Flu season is around the corner!
Did you know that getting your flu shot this year will be more important than ever before? Because COVID-19 is putting more strain on healthcare systems, decreasing flu spread by getting your flu shot will reduce the overwhelm for our hospitals and staff!
Every year the CDC studies the effectiveness of each annual flu shot, and while the effectiveness can vary, they estimate the flu shot reduces flu spread by about 40-60%!
I'm going to discuss why it's important to help kids with shots, how to prepare your preschooler for, support your child during, and help your child after the flu shot.
Woo! That's a lot!
Are you ready?
Here we go!
Why It's Important to Help Children with Shots
You might think of shots as something that just needs to be done really quickly and that it's best to just get it over with for your child.
However, research shows that children report experiences with needles as something they fear the most!
Research also tells us that kids who are prepared have significantly less fear and anxiety, and are better able to cope during their medical experiences.
We have also learned from research that untreated needle fear and pain can lead to individuals avoiding healthcare and vaccinations, and preprocedural anxiety.
Set your child up for success for their entire future of medical experiences by starting now. Help to provide your child with the best possible experience you can.
Here's how you can do that.
How to Prepare Your Preschooler for the Flu Shot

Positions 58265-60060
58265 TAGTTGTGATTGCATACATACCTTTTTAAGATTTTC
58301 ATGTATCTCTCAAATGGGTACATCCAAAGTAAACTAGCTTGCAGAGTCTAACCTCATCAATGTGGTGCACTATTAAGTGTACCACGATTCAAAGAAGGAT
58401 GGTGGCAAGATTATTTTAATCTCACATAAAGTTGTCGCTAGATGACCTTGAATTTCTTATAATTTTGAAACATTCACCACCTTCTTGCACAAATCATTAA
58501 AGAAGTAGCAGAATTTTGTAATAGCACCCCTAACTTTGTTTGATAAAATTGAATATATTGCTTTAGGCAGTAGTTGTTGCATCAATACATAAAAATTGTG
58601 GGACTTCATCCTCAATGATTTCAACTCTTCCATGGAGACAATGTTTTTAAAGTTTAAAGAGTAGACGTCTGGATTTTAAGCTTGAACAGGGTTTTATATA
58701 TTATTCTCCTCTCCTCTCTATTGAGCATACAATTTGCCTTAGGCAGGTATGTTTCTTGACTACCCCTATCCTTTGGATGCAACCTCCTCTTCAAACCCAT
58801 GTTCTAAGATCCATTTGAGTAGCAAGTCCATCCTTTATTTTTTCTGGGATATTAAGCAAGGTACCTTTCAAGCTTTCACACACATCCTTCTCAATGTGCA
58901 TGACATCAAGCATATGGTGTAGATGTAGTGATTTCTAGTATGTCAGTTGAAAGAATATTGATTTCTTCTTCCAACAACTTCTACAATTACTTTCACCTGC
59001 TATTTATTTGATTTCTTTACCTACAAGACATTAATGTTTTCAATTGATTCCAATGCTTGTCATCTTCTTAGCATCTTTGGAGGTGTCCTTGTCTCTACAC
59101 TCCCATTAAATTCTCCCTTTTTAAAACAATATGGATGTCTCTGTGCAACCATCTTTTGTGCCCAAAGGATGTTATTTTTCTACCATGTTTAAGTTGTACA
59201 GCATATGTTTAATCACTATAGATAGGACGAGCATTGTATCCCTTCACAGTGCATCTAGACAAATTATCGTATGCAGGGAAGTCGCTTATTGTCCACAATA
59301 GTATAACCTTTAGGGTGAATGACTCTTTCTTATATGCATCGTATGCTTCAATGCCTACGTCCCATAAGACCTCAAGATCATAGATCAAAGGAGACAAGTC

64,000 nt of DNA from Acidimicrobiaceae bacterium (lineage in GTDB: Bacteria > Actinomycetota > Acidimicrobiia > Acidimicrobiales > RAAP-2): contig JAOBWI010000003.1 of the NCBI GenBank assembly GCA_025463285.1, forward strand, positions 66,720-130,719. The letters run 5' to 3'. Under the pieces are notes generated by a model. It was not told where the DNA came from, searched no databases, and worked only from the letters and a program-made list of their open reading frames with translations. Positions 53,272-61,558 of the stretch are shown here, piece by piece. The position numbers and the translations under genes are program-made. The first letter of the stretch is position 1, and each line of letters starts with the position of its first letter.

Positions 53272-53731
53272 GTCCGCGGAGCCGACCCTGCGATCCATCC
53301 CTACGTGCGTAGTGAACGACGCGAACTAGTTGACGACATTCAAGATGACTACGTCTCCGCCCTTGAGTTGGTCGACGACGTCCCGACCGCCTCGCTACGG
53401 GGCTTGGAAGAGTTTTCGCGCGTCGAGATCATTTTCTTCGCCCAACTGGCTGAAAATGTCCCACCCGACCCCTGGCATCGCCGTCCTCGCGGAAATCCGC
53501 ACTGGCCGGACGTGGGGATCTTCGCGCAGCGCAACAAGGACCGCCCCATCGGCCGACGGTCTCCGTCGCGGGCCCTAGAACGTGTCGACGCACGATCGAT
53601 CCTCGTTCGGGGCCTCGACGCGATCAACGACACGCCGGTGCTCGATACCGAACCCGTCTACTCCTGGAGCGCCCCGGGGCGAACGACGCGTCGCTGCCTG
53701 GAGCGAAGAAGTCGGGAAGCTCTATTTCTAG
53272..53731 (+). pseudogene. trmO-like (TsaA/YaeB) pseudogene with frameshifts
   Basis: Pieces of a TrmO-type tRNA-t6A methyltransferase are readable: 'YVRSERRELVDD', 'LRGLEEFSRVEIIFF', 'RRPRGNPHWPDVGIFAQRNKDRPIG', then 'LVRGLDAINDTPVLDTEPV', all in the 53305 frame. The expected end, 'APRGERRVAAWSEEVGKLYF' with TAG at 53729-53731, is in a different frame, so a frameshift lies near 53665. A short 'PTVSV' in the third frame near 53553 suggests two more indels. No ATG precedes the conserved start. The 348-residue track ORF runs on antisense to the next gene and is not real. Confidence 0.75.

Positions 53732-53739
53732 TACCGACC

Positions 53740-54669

Before taking your child to the doctor, it's crucial that your child is prepared for the appointment and procedure.
How would you like it if you were surprised by a doctor's appointment that involved needles?
Kids deserve to be respected just as we respect adults, but they learn differently!
Do you know how kids learn best?
Play is even more important to incorporate while teaching children when your child is young.
You will need to adjust your language to the age or developmental level of your child, of course. As children grow older you can give more details about the experience. Younger children should be given less information, while still giving honest information about all they will experience!
Prepare your child for the flu shot a few days before the appointment. At this age, kids need time to rehearse coping skills, process the information through play, and have time to ask any additional questions they might think about.
Preschoolers are still working to understand the concept of time, so it's best not to confuse them about when this experience will be. This is why you shouldn't prepare them more than a few days in advance. Give your child a concrete description of when the flu shot appointment will be. For example: two more sleeps, one more dinner, three school days, etc.
For children who are highly anxious, you should prepare them closer to the event- the day before or the morning of the appointment. However, you need to still prepare them! Never show up to the appointment and then tell your child!
By keeping open and honest communication with your child, you're also keeping your relationship strong. Your child knows she can trust that you will let her know when something stressful is coming her way. If you surprise her, she will often worry about what you might surprise her with next. This creates and fuels anxiety!
Here's how you can prepare your child for a flu shot:
1. Gather your supplies